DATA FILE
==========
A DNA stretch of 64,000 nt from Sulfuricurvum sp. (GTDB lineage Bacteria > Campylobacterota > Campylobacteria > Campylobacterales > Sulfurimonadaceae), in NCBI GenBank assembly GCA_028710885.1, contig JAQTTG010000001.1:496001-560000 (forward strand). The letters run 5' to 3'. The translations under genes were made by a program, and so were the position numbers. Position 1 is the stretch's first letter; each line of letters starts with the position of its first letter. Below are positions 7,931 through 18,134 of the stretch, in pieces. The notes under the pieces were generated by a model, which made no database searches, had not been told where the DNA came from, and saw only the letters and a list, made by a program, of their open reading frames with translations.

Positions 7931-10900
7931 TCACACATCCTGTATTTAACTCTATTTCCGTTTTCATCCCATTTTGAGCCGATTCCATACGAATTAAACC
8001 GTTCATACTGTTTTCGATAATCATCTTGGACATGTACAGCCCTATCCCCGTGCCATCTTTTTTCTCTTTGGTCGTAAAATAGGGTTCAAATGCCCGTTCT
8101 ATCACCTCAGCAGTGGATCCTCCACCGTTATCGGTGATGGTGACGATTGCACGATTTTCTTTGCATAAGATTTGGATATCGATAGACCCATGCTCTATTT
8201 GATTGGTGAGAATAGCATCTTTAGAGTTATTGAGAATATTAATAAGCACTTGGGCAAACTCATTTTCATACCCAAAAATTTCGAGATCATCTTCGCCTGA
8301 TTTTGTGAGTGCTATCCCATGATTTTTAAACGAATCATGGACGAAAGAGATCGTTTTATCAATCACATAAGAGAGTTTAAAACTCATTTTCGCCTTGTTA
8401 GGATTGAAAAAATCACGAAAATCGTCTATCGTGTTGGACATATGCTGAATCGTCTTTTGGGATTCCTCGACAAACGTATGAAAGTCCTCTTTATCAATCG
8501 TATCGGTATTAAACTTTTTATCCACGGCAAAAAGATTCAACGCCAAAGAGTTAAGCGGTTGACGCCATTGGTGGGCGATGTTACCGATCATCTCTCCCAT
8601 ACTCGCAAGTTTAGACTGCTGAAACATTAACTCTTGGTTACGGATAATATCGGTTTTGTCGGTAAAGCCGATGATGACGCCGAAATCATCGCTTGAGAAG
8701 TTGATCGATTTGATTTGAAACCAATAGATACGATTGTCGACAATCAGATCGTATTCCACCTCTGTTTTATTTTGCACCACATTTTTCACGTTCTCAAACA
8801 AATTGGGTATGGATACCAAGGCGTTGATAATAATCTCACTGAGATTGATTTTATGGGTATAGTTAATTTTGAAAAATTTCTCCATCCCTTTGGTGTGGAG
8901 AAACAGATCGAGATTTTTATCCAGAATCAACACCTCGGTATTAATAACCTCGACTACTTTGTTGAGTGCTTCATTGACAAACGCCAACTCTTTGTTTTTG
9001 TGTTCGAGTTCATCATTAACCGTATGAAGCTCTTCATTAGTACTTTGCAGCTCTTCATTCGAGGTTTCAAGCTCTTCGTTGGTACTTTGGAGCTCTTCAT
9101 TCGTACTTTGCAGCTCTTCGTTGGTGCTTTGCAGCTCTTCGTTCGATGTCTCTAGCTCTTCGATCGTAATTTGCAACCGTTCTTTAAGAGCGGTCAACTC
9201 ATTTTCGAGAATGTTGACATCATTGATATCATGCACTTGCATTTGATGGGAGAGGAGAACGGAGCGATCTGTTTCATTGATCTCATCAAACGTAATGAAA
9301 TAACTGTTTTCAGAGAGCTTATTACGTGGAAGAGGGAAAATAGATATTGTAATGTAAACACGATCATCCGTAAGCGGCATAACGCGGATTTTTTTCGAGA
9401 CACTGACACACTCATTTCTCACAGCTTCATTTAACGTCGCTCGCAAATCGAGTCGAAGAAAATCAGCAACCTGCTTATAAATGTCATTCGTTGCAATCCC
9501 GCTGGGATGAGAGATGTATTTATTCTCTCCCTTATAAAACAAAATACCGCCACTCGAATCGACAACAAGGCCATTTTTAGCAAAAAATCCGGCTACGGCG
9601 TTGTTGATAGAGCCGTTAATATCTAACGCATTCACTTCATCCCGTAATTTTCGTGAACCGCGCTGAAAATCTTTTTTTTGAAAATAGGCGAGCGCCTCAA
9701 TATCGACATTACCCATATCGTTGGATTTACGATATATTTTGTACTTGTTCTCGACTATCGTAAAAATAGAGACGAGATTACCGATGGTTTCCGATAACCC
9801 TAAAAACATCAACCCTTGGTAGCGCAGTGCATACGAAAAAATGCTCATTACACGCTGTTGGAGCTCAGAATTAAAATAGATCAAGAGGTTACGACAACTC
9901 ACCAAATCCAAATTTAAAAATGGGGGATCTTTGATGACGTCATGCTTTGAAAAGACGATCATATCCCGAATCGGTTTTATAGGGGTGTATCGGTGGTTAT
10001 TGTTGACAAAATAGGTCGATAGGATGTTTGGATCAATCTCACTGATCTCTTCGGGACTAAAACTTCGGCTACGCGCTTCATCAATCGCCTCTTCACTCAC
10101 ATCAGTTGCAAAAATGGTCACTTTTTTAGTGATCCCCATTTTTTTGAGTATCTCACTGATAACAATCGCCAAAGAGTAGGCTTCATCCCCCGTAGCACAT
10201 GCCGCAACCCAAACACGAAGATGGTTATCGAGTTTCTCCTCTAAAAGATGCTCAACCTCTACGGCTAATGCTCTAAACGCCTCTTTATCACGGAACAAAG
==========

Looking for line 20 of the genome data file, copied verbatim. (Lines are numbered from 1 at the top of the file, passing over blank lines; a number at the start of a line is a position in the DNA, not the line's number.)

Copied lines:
9601 TTGTTGATAGAGCCGTTAATATCTAACGCATTCACTTCATCCCGTAATTTTCGTGAACCGCGCTGAAAATCTTTTTTTTGAAAATAGGCGAGCGCCTCAA